Single-Nucleotide Polymorphism Discrimination Using High-Resolution Melting Analysis for the Genotyping of Bacillus anthracis



Fig. 1
Phylogeny of the major groups (in bold) and sublineages (marked by stars) of B. anthracis (modified from [8] and [9])



Cost is an important issue for all diagnostic assays. In this respect, high-resolution DNA melting analysis (HRM) has become an attractive real-time technology. HRM techniques can determine with high precision the melt profile of PCR products using a new generation of double-stranded DNA-binding dyes and accurate fluorescence data acquisition over small temperature increments (commonly in 0.2 °C increments) [10]. HRM is an ideal format for scoring a small number of SNPs, with minimal cost and time requirements for new assay development. Two standard primers are used to amplify short segments flanking each SNP. The melt profile of the resulting amplicon is characteristic of its GC content in which a substitution of a G or C to an A or T reduces the melting temperature (Tm), while a substitution of an A or T to a G or C increases the Tm. The turnaround time for a run and the follow-on data analysis requires less than 2 h. Based on its simplicity, low cost, nondestructive nature, high sensitivity, and specificity, the popularity of HRM analysis has grown considerably in the last few years.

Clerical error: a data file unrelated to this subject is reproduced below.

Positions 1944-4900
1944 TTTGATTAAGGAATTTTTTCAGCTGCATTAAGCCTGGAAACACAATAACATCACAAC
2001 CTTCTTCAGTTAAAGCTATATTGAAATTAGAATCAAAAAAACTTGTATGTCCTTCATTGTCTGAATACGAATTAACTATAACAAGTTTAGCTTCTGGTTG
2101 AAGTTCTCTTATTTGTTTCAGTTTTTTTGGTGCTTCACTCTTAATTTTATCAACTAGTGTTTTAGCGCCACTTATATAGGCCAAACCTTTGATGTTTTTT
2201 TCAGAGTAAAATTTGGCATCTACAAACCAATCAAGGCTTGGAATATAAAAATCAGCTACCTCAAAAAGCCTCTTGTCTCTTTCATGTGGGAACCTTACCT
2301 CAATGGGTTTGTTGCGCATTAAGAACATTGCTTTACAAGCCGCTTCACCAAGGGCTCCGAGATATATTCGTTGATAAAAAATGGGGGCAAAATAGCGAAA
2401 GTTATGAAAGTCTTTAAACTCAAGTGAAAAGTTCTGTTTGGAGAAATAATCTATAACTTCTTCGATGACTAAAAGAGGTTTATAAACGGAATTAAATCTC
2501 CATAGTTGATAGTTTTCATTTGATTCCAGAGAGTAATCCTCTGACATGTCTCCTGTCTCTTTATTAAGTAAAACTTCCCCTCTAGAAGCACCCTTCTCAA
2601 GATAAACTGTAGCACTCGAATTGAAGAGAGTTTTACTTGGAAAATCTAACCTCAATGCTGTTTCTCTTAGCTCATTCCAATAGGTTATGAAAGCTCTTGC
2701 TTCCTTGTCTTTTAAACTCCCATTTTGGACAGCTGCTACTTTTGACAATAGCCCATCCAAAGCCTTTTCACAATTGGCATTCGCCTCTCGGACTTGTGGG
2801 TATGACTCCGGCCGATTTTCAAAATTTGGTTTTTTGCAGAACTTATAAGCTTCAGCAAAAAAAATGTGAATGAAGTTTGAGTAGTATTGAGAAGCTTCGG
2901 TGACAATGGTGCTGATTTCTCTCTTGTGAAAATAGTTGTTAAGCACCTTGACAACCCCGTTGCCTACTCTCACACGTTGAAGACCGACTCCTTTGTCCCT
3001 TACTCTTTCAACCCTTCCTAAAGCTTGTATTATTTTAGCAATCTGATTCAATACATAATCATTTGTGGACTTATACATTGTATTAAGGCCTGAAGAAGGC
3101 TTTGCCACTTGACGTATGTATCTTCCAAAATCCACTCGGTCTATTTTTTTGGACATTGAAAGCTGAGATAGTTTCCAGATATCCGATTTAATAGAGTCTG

HRM is superior in terms of cost-effectiveness, ease of use, and speed of development compared to alternative SNP-interrogation approaches on real-time technologies, i.e., dual-probe TaqMan PCR assays [1113] and mismatch amplification mutation assays (MAMA) [14, 15]. TaqMan-minor groove-binding allelic discrimination assays can be cost-prohibitive in studies interested only in small-scale SNP screening, requiring two sequence-specific fluorescently labeled probes. Based on allele-specific (AS) primers, MAMA is another cheap technique. The labeling of AS-forward primers with distinct GC-clamp enables facile differentiation of AS-PCR products through melt curve analysis (Melt-MAMA) [14], agarose gel electrophoresis [15], or capillary electrophoresis [16]. However, MAMA traditionally suffers from high rates of assay design failures and knowledge gaps on assay robustness [15].